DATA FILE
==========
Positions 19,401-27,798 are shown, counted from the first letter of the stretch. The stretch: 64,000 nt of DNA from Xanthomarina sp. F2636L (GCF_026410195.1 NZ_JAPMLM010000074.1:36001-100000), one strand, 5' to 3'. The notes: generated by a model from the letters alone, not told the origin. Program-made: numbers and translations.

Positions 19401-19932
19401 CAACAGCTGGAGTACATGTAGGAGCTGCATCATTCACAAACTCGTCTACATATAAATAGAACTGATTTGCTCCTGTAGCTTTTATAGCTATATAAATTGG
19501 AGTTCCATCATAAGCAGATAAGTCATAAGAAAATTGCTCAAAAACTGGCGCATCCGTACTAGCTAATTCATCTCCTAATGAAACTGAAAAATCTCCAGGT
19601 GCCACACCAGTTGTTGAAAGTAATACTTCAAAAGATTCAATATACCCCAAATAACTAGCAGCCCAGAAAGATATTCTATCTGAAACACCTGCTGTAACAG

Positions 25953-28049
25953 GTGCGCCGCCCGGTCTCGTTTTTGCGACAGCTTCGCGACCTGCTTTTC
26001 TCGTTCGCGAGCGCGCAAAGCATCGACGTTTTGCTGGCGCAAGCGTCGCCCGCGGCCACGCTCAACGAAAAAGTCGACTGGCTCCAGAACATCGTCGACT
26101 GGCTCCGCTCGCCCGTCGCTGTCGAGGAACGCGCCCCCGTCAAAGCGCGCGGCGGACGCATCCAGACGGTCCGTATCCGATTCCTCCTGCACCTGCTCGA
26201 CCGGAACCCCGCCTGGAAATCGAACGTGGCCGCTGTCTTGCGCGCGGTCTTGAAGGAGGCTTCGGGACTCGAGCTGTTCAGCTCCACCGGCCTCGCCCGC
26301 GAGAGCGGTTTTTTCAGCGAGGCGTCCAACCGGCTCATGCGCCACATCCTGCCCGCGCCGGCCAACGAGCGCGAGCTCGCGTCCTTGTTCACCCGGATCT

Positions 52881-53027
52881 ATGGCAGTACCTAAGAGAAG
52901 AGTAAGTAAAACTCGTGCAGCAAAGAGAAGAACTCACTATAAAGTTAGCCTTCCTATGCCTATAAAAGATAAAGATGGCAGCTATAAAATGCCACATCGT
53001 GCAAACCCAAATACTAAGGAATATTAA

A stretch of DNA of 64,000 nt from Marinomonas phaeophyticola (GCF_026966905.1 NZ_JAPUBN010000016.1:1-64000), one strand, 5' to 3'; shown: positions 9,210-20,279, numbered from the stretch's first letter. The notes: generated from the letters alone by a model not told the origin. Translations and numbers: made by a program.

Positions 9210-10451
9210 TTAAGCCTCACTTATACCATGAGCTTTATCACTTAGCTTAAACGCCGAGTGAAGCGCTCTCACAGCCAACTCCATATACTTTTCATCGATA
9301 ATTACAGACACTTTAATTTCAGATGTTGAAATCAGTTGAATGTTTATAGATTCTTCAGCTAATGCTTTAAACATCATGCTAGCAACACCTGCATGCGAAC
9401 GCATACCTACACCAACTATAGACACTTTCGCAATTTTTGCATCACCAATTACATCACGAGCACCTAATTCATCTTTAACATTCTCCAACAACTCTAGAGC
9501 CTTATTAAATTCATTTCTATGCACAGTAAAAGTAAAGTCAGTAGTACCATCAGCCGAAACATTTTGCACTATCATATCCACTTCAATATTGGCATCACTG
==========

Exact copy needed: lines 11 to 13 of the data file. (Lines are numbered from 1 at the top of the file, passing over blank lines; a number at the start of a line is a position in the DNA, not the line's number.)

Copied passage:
26301 GAGAGCGGTTTTTTCAGCGAGGCGTCCAACCGGCTCATGCGCCACATCCTGCCCGCGCCGGCCAACGAGCGCGAGCTCGCGTCCTTGTTCACCCGGATCT

Positions 52881-53027
52881 ATGGCAGTACCTAAGAGAAG